COLUMBIA, S.C. (WIS) -South Carolina lawmakers will return to the State House Tuesday, Jan. 14 for day one of the legislative session in the new year, returning for the second year of this two-year session.
There are dozens of proposals up for discussion as the legislative session reconvenes for the first time in 2020.
This includes a number of new bills that will be introduced to lawmakers for the first time and a number of proposals lawmakers were not able to agree on in year one.
One of the more controversial debates could surround the fetal heartbeat bill, a conversation happening across the country. Last year, eight states passed new abortion restrictions: Georgia, Kentucky, Louisiana, Mississippi, Ohio, Missouri, Arkansas and Utah.
So far, none of these laws have gone into effect and many have been temporarily blocked by judges. The landmark Roe v. Wade Supreme Court decision legalized abortions nationwide in 1973, setting a 24-week deadline for legal abortions.
In South Carolina, a proposed fetal heartbeat bill passed the House in April, and would ban women from getting an abortion if a heartbeat is detected.
This can happen as early as six weeks into the pregnancy, though there are exceptions provided for incidents of rape and incest or if the pregnancy poses fatal health risks to the mother. Just last week some lawmakers expressed that there are likely not enough votes to see this bill through.
Education reform is another big issue in the state. Right now, the Career Opportunity and Access for All Act – a massive 84-page education bill – is said to be one of the first things lawmakers will be debating this year. The bill passed the House and is now being considered in the Senate. The proposal suggests increasing teacher pay, expanding K-4 education standards and better preparing high school students for the workforce.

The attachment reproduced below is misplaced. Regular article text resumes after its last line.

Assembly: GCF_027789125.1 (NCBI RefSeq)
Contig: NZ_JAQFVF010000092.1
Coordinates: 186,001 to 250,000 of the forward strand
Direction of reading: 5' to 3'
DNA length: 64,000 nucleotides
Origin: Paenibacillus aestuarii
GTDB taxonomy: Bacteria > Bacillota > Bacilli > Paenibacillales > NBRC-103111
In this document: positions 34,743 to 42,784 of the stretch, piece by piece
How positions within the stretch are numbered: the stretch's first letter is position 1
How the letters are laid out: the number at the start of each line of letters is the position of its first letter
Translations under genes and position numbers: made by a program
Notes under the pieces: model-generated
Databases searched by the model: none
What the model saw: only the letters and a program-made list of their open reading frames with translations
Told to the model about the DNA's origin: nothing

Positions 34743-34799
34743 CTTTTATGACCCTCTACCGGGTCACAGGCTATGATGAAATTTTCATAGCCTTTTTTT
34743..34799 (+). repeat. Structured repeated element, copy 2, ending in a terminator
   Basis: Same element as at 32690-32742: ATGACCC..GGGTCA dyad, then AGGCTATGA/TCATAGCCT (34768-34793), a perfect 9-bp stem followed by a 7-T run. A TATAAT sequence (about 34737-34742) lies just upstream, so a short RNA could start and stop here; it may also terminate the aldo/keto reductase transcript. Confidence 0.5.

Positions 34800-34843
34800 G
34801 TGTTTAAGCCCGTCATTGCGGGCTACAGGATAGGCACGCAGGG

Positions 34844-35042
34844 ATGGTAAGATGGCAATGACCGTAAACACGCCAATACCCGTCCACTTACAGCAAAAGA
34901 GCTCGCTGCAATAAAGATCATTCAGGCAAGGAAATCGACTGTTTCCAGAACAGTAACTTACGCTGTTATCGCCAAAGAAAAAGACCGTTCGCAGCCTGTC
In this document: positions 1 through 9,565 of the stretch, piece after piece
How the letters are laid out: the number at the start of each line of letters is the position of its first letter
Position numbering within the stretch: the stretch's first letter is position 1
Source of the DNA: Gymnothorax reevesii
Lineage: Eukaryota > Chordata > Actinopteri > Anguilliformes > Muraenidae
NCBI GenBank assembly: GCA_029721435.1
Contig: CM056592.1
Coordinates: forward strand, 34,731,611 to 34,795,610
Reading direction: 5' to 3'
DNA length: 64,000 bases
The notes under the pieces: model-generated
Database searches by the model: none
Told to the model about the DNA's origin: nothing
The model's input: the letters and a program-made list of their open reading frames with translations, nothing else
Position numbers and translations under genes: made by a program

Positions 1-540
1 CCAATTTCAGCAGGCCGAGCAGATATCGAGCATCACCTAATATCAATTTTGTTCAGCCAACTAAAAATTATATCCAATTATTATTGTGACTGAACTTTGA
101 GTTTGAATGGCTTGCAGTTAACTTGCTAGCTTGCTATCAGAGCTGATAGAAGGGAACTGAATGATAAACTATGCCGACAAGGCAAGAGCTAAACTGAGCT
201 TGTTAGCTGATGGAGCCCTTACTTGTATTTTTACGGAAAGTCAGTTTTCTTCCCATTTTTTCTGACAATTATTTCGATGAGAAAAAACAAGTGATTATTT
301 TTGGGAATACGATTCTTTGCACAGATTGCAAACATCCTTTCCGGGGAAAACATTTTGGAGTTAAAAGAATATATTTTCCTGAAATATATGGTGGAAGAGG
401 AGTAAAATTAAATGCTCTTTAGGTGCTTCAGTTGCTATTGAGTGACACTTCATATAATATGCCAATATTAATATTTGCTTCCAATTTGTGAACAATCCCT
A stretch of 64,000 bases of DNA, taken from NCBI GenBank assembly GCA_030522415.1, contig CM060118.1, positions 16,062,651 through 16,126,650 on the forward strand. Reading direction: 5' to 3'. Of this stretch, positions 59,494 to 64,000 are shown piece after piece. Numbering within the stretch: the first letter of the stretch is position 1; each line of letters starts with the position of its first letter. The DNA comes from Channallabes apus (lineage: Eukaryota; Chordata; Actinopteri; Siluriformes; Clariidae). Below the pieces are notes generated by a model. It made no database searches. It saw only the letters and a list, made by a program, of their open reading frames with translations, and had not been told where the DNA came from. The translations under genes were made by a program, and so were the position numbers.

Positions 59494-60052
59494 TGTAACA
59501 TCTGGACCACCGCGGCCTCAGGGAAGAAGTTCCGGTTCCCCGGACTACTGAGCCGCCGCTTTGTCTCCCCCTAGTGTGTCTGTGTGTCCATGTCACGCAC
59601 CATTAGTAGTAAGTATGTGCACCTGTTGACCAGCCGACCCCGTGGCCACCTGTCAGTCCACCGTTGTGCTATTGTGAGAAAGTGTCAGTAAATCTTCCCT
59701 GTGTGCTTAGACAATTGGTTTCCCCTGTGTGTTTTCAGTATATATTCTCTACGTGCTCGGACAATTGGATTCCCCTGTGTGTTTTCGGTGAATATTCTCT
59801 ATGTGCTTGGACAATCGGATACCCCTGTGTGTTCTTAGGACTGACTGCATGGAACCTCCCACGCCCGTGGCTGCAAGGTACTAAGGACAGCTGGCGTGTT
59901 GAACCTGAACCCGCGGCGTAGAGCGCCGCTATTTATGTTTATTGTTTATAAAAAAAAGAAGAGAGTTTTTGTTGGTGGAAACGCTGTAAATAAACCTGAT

The group, SC for Ed, helped to organize the All Out May 1st teacher rally outside the State House, which drew an estimated 10,000 supporters. Organizers say so far they’re concerned lawmakers have not heard their concerns and recently set a March 17 deadline for lawmakers to move forward on education reform supported by SC for ED, or members will be forced to act accordingly.
There’s also a hands-free bill being discussed. It’s already illegal to text and drive in the Palmetto State. Currently, if a driver is pulled over for a separate driving offense and is also cited for using cell phone while driving, that driver could be fined $25. Should this hands-free bill become law, drivers could face up to a $100 fine and points on their driving record. This bill failed to pass the House but still has a chance in the Senate.
A group of lawmakers recently proposed enhancing penalties for hate crimes in our state. As of now, South Carolina is one of only four states across the country without a hate crime law. If passed, this means perpetrators could face additional prison time and fees – on top of their original sentence – if the offense is considered a hate crime.
Many South Carolinians are also wondering what’s next for Santee Cooper, which is considered one of the biggest financial woes in the state because of millions of dollars in debt. In November, officials with Santee Cooper approved a confidential plan to restructure the utility. This plan will be released once the Department of Administration sends lawmakers a report on bids to purchase and manage Santee Cooper.
Lawmakers are expected to receive the report no later than, Wednesday.
Both the House and Senate are scheduled to meet at noon, Tuesday.